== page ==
DeVos Learning Center

2017-2018 School Programs
Grades 3-5

AV82-216A 600 8.7mb

Citizens in Action: Learning from the Example of President Ford to Become an Engaged Citizen

Students will learn about the responsibilities of citizenship through the example of President Ford: from his early days as a Boy Scout and teammate to his service in the Navy, the United States Congress, and President of the United States. During an interactive Museum tour, students will create an eBook to illustrate what being an active citizen means to them. Students will discover ways in which they can positively engage in their communities and will put this into practice by participating in a special service project. (The length of this program varies from 3-4 depending on which activities are included – please indicate your preferred length when scheduling your program)

Standards Addressed:

  • Explain responsibilities of citizenship
  • Give examples of ways the Constitution limits the powers of the federal government (e.g. election of public officers, etc.)
  • Describe ways citizens can work together to promote the values and principles of American democracy
  • Use information gained from illustrations (e.g., maps, photographs) and the words in a text to demonstrate understanding of the text
  • Use text features and search tools to locate information relevant to a given topic efficiently
  • Draw on information from multiple print or digital sources, demonstrating the ability to locate an answer to a question quickly or to solve a problem efficiently

Click here for pre– and post–visit activities

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Planting Seeds of Character: How Perseverance Shaped a Future President

In this two and a half hour program, students will learn about President Ford’s early years from childhood through college. Through exploring the museum and many primary sources, students will examine how pivotal events and choices early on helped shape President Ford’s character and led him to success. Participants will learn the importance of perseverance when seeking to overcome obstacles. The experience will culminate with students creating a unique “perseverance timeline” to highlight important events in President Ford’s life and in history.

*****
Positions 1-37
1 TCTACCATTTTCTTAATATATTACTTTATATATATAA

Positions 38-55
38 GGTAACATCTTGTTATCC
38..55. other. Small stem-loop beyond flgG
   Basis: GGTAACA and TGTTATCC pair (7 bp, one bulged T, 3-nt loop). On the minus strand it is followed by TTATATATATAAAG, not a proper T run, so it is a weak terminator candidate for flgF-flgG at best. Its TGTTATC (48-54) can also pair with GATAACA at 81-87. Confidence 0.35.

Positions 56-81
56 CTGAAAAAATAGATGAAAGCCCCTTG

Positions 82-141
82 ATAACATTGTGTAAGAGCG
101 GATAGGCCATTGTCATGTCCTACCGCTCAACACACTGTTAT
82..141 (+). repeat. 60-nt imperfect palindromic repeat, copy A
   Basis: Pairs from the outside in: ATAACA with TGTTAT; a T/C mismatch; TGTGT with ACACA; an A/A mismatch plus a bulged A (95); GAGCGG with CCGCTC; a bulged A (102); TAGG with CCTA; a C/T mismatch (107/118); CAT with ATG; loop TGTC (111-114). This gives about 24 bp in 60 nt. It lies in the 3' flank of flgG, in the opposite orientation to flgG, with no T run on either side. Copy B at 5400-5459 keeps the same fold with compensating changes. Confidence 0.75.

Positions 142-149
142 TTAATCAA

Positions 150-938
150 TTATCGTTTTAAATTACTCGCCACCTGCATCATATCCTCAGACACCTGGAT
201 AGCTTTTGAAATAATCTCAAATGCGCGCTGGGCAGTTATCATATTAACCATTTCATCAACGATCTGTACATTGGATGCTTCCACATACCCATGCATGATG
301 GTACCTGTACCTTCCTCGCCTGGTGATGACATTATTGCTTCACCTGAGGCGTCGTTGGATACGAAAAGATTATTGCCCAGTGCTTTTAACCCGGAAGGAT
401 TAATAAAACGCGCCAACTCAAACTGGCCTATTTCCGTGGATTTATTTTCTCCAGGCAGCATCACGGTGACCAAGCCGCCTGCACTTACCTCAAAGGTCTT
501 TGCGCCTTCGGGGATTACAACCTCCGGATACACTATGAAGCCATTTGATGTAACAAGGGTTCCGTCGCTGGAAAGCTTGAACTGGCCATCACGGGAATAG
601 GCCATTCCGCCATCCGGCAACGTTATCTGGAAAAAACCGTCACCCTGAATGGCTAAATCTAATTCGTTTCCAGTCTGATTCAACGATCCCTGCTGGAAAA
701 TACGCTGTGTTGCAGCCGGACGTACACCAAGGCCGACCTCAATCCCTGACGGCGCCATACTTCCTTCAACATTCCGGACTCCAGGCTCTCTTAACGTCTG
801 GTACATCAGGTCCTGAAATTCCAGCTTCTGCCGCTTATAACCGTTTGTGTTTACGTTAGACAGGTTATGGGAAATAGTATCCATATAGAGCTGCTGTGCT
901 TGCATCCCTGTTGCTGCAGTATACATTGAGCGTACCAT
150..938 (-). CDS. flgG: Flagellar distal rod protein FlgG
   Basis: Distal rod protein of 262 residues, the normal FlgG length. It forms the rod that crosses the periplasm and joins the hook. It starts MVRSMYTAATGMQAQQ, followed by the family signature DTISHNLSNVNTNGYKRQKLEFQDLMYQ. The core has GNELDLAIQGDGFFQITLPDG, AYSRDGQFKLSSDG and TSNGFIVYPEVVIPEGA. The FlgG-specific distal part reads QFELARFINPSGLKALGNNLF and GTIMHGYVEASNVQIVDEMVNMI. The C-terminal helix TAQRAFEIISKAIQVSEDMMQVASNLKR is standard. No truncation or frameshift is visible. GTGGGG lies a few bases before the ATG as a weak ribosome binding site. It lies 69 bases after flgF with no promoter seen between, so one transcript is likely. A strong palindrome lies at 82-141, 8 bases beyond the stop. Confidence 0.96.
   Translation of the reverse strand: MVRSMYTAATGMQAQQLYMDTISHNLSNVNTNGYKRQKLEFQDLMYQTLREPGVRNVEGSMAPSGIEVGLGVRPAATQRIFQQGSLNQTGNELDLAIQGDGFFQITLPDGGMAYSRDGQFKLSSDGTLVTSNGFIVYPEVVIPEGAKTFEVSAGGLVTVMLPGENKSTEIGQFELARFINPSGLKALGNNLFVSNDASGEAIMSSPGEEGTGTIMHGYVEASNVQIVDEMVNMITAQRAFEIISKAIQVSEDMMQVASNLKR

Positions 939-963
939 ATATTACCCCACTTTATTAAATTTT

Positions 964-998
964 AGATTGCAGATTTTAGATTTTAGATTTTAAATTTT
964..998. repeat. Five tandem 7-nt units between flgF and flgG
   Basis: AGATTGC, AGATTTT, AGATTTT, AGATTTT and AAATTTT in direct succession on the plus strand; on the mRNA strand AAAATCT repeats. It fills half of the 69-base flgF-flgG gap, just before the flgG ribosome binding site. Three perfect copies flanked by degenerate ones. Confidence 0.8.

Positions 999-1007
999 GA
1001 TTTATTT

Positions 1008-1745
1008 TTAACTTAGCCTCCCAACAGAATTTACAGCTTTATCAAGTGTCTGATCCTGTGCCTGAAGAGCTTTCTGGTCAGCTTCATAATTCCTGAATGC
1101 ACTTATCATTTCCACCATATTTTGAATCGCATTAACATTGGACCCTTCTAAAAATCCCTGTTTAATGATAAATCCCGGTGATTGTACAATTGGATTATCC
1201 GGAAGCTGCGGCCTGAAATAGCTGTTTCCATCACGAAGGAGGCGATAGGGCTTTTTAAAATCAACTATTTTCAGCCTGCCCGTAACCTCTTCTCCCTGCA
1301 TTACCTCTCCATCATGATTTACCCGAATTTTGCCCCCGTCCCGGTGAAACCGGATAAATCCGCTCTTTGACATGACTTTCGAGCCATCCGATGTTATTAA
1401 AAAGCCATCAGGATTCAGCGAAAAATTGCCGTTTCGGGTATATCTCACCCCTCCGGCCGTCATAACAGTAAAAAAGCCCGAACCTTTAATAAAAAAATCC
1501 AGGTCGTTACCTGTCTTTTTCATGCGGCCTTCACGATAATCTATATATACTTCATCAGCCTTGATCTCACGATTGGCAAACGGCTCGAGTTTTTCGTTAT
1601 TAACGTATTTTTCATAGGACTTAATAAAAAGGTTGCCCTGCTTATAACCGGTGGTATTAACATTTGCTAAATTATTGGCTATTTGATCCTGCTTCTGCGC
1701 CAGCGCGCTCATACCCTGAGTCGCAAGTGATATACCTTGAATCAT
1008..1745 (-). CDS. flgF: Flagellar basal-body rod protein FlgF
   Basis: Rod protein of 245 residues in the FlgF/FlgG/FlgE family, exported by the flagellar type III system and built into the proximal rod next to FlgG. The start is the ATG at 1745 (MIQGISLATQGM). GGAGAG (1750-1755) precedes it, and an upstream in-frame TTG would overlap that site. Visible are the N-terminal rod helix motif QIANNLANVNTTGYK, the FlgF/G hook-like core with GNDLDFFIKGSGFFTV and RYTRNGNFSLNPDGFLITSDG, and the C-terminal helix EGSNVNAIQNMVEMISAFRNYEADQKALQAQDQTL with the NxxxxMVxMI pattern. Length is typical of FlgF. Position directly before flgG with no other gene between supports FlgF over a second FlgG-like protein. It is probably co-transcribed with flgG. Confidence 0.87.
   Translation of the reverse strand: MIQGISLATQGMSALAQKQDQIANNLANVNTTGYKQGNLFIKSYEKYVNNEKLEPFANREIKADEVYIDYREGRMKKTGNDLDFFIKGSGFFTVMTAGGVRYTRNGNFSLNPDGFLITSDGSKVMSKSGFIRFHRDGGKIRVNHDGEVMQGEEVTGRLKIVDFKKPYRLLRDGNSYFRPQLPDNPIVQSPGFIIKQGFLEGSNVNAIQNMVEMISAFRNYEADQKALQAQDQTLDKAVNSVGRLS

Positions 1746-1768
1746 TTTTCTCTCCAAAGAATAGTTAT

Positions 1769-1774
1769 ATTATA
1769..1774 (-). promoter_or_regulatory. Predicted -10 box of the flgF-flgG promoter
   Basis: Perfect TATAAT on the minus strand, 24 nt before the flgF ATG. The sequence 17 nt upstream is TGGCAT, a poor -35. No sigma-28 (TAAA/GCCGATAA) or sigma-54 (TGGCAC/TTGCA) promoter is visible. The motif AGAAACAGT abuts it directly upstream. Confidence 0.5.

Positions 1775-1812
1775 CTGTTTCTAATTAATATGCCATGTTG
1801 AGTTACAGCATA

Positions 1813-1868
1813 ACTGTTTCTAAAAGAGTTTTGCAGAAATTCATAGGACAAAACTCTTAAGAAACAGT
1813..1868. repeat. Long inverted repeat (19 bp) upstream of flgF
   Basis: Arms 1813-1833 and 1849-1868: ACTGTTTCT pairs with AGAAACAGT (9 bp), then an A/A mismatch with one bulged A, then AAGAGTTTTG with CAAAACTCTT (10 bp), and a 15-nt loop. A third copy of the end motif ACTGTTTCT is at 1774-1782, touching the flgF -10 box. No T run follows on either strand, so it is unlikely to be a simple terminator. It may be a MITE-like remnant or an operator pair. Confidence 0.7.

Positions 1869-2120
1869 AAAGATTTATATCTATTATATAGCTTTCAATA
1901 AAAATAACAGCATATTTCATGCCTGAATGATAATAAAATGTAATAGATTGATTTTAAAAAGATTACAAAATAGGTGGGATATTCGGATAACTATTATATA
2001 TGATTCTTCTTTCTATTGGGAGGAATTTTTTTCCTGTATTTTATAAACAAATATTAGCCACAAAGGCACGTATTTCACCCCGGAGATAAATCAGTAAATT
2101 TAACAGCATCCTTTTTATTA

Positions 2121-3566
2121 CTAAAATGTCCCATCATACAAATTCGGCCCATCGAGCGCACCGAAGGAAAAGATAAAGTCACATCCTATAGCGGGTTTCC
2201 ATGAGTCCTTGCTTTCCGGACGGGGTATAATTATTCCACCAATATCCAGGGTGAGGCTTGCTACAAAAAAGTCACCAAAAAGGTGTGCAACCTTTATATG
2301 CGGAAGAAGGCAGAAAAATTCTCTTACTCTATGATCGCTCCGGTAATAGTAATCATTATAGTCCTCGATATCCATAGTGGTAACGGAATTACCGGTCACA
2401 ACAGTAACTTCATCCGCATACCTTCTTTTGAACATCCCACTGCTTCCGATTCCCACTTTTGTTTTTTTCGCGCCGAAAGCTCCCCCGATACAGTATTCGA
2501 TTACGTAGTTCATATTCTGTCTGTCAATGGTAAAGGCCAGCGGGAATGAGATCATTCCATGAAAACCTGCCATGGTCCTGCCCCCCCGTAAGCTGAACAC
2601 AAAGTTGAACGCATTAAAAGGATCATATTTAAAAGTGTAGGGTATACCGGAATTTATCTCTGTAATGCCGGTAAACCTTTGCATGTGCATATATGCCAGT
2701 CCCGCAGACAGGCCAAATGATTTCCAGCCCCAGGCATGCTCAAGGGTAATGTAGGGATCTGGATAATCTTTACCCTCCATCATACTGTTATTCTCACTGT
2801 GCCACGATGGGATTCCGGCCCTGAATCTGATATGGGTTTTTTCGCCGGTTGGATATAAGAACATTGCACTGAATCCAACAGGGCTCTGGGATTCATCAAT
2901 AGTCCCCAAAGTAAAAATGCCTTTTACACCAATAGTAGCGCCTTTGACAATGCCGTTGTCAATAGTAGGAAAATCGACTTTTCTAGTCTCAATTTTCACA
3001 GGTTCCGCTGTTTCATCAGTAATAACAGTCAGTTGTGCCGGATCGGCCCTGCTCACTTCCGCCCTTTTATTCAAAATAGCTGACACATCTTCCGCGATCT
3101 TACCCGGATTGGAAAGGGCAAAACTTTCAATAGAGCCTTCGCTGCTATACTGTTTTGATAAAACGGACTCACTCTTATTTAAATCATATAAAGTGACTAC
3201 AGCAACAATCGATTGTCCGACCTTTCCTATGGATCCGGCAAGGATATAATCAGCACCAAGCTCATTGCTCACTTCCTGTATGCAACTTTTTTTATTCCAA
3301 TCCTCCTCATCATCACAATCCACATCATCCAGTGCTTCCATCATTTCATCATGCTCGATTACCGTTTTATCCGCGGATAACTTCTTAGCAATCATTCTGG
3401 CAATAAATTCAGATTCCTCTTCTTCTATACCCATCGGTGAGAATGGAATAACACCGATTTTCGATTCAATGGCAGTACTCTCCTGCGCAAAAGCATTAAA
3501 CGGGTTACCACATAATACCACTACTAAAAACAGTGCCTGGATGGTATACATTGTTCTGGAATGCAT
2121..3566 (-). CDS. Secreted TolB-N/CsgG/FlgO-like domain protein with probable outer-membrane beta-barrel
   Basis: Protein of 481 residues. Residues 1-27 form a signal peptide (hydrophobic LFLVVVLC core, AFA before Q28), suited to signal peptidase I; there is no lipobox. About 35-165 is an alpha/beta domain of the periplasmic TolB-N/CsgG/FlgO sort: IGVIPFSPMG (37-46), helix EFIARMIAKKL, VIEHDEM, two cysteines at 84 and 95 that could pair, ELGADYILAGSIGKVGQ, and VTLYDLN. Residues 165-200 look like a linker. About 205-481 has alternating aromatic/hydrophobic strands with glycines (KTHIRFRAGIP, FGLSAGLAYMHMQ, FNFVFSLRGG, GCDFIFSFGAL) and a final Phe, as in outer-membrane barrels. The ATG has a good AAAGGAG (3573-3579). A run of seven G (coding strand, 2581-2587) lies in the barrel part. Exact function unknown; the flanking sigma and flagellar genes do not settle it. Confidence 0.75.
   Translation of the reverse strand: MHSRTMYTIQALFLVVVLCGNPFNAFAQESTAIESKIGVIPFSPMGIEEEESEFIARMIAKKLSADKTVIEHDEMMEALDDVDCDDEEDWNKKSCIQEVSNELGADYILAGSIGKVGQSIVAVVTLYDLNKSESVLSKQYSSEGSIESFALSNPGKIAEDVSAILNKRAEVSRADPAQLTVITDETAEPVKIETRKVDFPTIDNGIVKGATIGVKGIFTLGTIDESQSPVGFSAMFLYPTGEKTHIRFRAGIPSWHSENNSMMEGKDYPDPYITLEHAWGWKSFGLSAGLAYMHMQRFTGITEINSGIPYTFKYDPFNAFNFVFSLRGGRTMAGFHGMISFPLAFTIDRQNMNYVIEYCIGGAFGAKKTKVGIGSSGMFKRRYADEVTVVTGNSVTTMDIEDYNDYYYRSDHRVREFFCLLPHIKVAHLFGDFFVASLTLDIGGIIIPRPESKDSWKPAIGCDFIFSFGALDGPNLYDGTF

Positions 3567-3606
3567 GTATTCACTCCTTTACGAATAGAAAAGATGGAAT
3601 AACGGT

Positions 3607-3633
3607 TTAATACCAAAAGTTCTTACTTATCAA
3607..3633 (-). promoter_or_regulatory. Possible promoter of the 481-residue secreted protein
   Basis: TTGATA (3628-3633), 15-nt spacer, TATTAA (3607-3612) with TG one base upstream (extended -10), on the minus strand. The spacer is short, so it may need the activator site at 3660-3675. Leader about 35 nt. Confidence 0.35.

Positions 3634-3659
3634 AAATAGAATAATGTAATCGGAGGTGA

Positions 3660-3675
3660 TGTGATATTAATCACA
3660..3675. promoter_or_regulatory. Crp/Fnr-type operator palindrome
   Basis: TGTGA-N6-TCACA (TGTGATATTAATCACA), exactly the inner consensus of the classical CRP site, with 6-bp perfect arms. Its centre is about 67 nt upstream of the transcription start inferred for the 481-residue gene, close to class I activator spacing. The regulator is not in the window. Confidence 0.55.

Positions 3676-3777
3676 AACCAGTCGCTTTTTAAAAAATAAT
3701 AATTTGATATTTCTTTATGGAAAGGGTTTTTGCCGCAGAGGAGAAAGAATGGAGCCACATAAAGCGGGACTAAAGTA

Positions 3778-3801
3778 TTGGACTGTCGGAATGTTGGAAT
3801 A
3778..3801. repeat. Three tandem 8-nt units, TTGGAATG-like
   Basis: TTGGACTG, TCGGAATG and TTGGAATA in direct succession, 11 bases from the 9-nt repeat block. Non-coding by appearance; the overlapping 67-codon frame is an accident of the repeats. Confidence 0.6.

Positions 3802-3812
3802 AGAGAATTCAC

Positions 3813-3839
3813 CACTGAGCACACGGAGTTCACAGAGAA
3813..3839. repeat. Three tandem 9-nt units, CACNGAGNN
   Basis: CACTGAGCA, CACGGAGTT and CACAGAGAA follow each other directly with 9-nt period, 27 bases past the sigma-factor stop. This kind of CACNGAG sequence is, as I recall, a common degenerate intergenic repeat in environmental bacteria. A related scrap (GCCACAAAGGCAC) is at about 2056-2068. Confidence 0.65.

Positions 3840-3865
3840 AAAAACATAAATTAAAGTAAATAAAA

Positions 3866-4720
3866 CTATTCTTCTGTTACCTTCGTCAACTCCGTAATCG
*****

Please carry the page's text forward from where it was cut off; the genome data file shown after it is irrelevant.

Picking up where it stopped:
Standards Addressed:

  • Draw upon stories, photos, artifacts, and other primary sources to compare the life of people in cities in Michigan during a variety of time periods
  • Create timelines to sequence and describe important events in history
  • Explain events, procedures, ideas, or concepts in a historical, scientific, or technical text, including what happened and why, based on specific information in the text
  • Present information, findings, and supporting evidence such that listeners can follow the line of reasoning and the organization
  • Read with sufficient accuracy and fluency to support comprehension

Click here for pre- and post-visit activities

Taking a Stand: Making Choices with Integrity

In this three and a half-hour program, students will explore how the concept of integrity relates to making decisions when faced with a dilemma and using one’s voice to help solve the problem. This three and a half-hour class uses the story of a 1934 football game in which Georgia Tech refused to play the University of Michigan unless Willis Ward, an African American player for U of M, was benched during the game. The future 38th president of the United States, Gerald Ford, was a teammate and friend of Ward’s. Students will examine how Ford faced a dilemma that he later described as a personal crisis as he decided whether or not to play in a football game that excluded a player based solely on race. Students will discuss the responsibility we all have when faced with injustice and the ways by which we can create change. They will learn that they, too, can create change through policy by learning to communicate with their elected officials.

Standards Addressed:

  • Understand social problems, social structure, institutions, class, groups, and interaction
  • Examine policy issues in group discussions to make reasoned and informed decisions
  • Read with sufficient accuracy and fluency to support comprehension
  • Write opinion pieces in which they introduce the topic, state an opinion, supply a reason for the opinion, and provide some sense of closure

Click here for pre- and post-visit activities

Ford and Willis Ward

Unlocking the Character Code: the Gerald R. Ford BREAKOUT Game

After a guided tour of the Museum, students work together in teams to solve character-related clues throughout the exhibits in order to unlock a secret code and reap the reward! This activity is great for team-building and developing critical thinking skills. “Unlocking the Character Code” can be added onto one of our other programs, or can serve as a stand-alone experience. Please allow at least 2.5 hours for both the guided tour and breakout game.

Click here for pre- and post-visit activities

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